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Ryan just after he was born

I went for my first scan at 20 weeks with a friend as Dave my partner, was in the Army at the time and away on exercise. I had my money for the pictures and was very excited at seeing my first baby on show! I had my scan and got the pictures and then the radiographer turned and said very casually, I'm going to send you to Bath as I can't quite get all the measurements that I need

My friend and I made a casual joke of it and it still didn't register when she said I have an appointment for you the next day at 10.00am. I attended the next day oblivious to the fact that something was wrong. After 5 hours and 10 scans and filling and emptying my bladder and feeling pretty sore, they eventually called a surgeon to have a look. He was unsure, as baby at the time wouldn't move. Alarm bells started to ring at this stage especially when he said that he would refer me to Bristol. I went home in tears not really knowing what was wrong.

Dave was called back from exercise and he and my Mum and I went to the Fetal Medicine Unit in Bristol. We sat and waited 2 hours unsure of the outcome. We were then led through to a room where we met Professor Soothill who put the jelly on, scanned for about a minute and exclaimed, Well it looks like we have an exomphalos! We all looked at each other like exompha what???

When Professor Soothill started to explain what it was and what the implications might be and told us of the possibility of further problems that could accompany this condition, Dave and my Mum’s face dropped. He then explained about testing, and also the decision to terminate the pregnancy as an option. Dave and my Mum went downstairs for a cigarette in shock and whilst they were out, I made the decision at that time to go for a cordocentesis. I knew that I could never terminate the pregnancy, although I fully respect other women who choose this option. Professor Soothill was wonderful during this procedure and joked he was good at this, but never got asked to be part of the darts team!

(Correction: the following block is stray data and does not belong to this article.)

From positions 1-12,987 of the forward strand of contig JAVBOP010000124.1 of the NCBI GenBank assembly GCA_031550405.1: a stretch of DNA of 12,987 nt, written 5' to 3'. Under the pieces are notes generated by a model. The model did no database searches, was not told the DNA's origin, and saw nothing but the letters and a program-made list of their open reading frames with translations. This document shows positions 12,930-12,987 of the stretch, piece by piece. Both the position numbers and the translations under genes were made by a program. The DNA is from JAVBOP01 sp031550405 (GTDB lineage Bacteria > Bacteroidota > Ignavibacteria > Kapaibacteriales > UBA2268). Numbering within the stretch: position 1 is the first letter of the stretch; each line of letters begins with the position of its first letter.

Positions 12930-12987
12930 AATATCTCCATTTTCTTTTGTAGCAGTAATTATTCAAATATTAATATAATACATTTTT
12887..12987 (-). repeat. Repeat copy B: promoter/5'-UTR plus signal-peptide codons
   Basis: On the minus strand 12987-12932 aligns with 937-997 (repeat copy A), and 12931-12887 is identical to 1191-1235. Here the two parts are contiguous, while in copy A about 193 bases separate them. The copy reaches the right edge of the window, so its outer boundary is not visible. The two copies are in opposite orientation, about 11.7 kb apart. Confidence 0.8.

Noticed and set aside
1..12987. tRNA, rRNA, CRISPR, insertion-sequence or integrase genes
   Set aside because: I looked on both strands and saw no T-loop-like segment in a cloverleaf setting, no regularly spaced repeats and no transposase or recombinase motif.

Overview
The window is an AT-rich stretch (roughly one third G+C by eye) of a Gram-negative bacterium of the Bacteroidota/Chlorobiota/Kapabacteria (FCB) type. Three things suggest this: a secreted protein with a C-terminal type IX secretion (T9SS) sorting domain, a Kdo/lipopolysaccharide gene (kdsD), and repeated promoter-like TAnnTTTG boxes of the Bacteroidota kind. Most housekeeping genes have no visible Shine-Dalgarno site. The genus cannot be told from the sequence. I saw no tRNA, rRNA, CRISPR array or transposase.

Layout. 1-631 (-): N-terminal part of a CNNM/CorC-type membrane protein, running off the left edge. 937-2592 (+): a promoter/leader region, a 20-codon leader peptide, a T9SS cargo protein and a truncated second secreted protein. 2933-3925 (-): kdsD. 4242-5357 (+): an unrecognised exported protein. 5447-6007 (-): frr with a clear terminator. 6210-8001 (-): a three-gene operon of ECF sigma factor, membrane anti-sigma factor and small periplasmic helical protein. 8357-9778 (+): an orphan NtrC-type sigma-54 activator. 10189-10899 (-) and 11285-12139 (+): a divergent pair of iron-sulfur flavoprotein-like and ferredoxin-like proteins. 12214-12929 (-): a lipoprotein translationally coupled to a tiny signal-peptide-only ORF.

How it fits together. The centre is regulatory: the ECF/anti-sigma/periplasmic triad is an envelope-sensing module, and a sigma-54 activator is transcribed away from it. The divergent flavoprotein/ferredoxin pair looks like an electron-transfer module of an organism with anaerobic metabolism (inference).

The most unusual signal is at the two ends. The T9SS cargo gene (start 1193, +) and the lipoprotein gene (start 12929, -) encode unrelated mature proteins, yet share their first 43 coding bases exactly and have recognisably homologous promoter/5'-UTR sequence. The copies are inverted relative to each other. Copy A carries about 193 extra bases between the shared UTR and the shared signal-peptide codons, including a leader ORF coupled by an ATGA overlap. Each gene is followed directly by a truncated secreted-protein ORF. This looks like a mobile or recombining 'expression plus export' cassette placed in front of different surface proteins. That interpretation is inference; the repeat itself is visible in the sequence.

Ryan in ICU

We all went home devastated, with ears and minds ringing with stats and names of conditions and syndromes that we had never heard of. We also received a Geeps booklet, which would become our lifeline, as the web at this time was very limited.

We waited for the test results and thankfully they came back fine, Ryan also had a heart scan to check for defects and that also came back fine. We visited Bristol Fetal Medicine Unit about once a month and up to that time I was told that I did have the option of a normal delivery.

I did feel very alienated from other expectant mums at anti-natal visits, and my midwife was also struggling to keep up with the chain of events. I would like to praise my midwife Diane as she arranged all the visits to the local hospital to a delivery suite so that I wouldn't feel left out.

At 37 weeks I had my last day at work and had a baby shower and was thankful for all the support that work had given me both in time and support. That afternoon we went back to Bristol and Professor Soothill who had become a great support scanned me and informed me that I was being booked in on the following Monday for a c-section as he was concerned that Ryan was a big baby and was unhappy with Ryan's positioning and the state of the exomphalos.

Being weighted